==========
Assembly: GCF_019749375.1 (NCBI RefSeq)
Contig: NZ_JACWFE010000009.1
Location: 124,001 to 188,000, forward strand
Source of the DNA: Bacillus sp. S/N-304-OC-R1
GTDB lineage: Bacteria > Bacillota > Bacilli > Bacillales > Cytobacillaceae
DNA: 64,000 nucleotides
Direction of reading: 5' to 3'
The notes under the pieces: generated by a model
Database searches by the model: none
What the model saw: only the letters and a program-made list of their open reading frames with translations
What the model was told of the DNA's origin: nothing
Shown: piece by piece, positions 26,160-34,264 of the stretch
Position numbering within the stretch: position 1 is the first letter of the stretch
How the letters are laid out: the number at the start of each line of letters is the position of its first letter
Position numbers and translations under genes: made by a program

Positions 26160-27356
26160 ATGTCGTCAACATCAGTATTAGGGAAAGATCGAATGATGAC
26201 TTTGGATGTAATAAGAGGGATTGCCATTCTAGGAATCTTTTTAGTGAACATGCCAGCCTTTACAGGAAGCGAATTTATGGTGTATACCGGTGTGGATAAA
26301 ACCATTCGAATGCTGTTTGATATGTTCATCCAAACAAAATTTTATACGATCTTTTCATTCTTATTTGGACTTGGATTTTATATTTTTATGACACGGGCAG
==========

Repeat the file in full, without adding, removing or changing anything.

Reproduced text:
Assembly: GCF_019749375.1 (NCBI RefSeq)
Contig: NZ_JACWFE010000009.1
Location: 124,001 to 188,000, forward strand
Source of the DNA: Bacillus sp. S/N-304-OC-R1
GTDB lineage: Bacteria > Bacillota > Bacilli > Bacillales > Cytobacillaceae
DNA: 64,000 nucleotides
Direction of reading: 5' to 3'
The notes under the pieces: generated by a model
Database searches by the model: none
What the model saw: only the letters and a program-made list of their open reading frames with translations
What the model was told of the DNA's origin: nothing
Shown: piece by piece, positions 26,160-34,264 of the stretch
Position numbering within the stretch: position 1 is the first letter of the stretch
How the letters are laid out: the number at the start of each line of letters is the position of its first letter
Position numbers and translations under genes: made by a program

Positions 26160-27356
26160 ATGTCGTCAACATCAGTATTAGGGAAAGATCGAATGATGAC
26201 TTTGGATGTAATAAGAGGGATTGCCATTCTAGGAATCTTTTTAGTGAACATGCCAGCCTTTACAGGAAGCGAATTTATGGTGTATACCGGTGTGGATAAA
26301 ACCATTCGAATGCTGTTTGATATGTTCATCCAAACAAAATTTTATACGATCTTTTCATTCTTATTTGGACTTGGATTTTATATTTTTATGACACGGGCAG